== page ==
This book provides a contextual account of the first anarchist theory of war and peace, and sheds new light on our contemporary understandings of anarchy in International Relations. Although anarchy is arguably the core concept of the discipline of international relations, scholarship has largely ignored the insights of the first anarchist, Pierre-Joseph Proudhon. Proudhon's anarchism was a critique of the projects of national unification, universal dominion, republican statism and the providentialism at the heart of enlightenment social theory. While his break with the key tropes of modernity pushed him to the margins of political theory, Prichard links Proudhon back into the republican tradition of political thought from which his ideas emerged, and shows how his defence of anarchy was a critique of the totalising modernist projects of his contemporaries. Given that we are today moving beyond the very statist processes Proudhon objected to, his writings present an original take on how to institutionalise justice and order in our radically pluralised, anarchic international order.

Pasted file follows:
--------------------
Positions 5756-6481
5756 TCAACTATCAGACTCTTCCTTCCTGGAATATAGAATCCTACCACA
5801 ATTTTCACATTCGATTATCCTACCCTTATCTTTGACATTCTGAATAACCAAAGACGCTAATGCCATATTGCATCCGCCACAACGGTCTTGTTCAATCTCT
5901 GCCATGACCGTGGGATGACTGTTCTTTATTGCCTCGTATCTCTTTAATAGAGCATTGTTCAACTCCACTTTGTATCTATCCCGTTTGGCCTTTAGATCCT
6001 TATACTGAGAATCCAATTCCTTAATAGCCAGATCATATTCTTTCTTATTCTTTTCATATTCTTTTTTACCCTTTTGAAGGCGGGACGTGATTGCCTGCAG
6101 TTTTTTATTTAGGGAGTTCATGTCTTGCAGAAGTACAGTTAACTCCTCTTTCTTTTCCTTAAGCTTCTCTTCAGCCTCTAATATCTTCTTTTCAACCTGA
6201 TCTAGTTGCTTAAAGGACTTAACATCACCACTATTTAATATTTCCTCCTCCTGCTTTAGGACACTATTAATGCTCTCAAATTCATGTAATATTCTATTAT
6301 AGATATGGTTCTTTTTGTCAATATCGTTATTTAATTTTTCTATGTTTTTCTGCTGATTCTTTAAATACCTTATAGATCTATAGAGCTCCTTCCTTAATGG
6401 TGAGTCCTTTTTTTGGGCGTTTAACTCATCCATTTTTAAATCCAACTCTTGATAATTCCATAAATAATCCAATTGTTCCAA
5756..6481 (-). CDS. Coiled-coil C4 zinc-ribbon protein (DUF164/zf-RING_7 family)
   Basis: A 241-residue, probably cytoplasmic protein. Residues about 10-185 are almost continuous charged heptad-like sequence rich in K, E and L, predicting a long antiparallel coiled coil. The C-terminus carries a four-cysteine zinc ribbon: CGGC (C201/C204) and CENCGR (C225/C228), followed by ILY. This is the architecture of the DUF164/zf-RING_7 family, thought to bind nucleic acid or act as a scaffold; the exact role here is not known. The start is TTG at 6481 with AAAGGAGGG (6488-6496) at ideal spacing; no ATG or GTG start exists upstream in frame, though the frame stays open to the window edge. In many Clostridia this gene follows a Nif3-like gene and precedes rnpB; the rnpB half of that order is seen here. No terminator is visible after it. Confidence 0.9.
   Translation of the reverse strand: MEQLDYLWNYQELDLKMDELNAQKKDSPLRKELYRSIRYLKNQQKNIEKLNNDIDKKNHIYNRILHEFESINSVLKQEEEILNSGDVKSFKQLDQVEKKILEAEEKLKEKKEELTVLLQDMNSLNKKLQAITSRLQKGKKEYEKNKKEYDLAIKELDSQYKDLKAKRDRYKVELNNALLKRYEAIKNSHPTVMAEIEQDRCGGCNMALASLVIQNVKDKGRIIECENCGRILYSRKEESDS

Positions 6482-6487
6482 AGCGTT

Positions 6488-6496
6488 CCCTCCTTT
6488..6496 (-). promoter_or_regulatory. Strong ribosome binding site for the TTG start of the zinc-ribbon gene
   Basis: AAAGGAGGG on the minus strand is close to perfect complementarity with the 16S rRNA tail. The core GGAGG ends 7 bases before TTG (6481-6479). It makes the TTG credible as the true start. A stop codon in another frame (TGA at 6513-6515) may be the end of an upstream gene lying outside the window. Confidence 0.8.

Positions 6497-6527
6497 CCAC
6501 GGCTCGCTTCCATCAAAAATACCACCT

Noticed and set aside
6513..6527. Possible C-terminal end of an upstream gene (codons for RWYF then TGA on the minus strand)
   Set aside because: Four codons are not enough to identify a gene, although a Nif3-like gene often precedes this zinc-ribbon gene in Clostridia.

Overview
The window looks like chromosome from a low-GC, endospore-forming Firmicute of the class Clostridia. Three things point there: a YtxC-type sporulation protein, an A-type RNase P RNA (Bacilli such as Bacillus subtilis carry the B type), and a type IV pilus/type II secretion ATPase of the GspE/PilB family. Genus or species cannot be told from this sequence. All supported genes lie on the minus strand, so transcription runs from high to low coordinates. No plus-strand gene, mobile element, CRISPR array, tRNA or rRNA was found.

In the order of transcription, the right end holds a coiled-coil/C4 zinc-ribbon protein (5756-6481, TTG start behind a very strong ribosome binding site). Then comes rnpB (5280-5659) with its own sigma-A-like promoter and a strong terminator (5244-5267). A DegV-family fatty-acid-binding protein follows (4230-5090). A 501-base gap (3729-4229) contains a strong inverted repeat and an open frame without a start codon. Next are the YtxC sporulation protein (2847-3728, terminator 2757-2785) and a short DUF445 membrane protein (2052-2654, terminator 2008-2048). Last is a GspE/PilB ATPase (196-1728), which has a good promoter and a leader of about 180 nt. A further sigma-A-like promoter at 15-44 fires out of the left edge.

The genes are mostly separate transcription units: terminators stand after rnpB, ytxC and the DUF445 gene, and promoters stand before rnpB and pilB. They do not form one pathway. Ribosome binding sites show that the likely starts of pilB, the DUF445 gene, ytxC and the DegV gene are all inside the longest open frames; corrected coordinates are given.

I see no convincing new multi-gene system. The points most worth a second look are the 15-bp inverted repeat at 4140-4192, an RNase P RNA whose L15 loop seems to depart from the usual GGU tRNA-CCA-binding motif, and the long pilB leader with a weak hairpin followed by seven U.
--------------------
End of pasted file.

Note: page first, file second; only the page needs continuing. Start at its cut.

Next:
Rethinking the concept and understanding of anarchy, Justice, Order and Anarchy will be of interest to students and scholars of political philosophy, anarchism and international relations theory.